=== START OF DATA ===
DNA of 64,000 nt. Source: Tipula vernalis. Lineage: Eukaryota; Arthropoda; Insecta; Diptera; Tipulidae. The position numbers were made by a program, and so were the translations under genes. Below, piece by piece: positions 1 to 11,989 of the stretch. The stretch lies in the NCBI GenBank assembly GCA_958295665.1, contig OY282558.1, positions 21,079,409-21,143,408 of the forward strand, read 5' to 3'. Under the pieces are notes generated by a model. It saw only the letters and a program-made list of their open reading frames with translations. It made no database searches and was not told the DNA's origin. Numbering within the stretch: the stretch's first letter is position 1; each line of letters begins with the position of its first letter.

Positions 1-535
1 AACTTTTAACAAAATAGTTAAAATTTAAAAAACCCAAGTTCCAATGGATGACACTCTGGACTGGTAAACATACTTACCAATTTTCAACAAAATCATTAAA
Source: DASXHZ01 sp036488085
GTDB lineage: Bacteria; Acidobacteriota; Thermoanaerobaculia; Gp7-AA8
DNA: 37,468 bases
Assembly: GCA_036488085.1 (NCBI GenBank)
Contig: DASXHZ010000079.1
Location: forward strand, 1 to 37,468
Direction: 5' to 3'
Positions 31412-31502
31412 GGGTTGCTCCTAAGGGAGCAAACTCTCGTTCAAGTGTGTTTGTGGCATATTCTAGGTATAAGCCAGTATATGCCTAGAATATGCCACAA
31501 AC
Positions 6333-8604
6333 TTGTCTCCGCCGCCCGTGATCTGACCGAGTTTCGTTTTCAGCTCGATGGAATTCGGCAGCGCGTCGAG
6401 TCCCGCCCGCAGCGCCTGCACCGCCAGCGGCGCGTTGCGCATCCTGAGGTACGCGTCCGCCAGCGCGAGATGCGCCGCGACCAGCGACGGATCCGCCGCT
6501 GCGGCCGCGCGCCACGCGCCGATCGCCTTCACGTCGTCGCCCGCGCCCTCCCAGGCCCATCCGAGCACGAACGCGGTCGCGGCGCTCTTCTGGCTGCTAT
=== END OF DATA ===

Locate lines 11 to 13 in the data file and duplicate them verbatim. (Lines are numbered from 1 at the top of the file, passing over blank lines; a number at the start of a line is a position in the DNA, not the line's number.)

Positions 31412-31502
31412 GGGTTGCTCCTAAGGGAGCAAACTCTCGTTCAAGTGTGTTTGTGGCATATTCTAGGTATAAGCCAGTATATGCCTAGAATATGCCACAA
31501 AC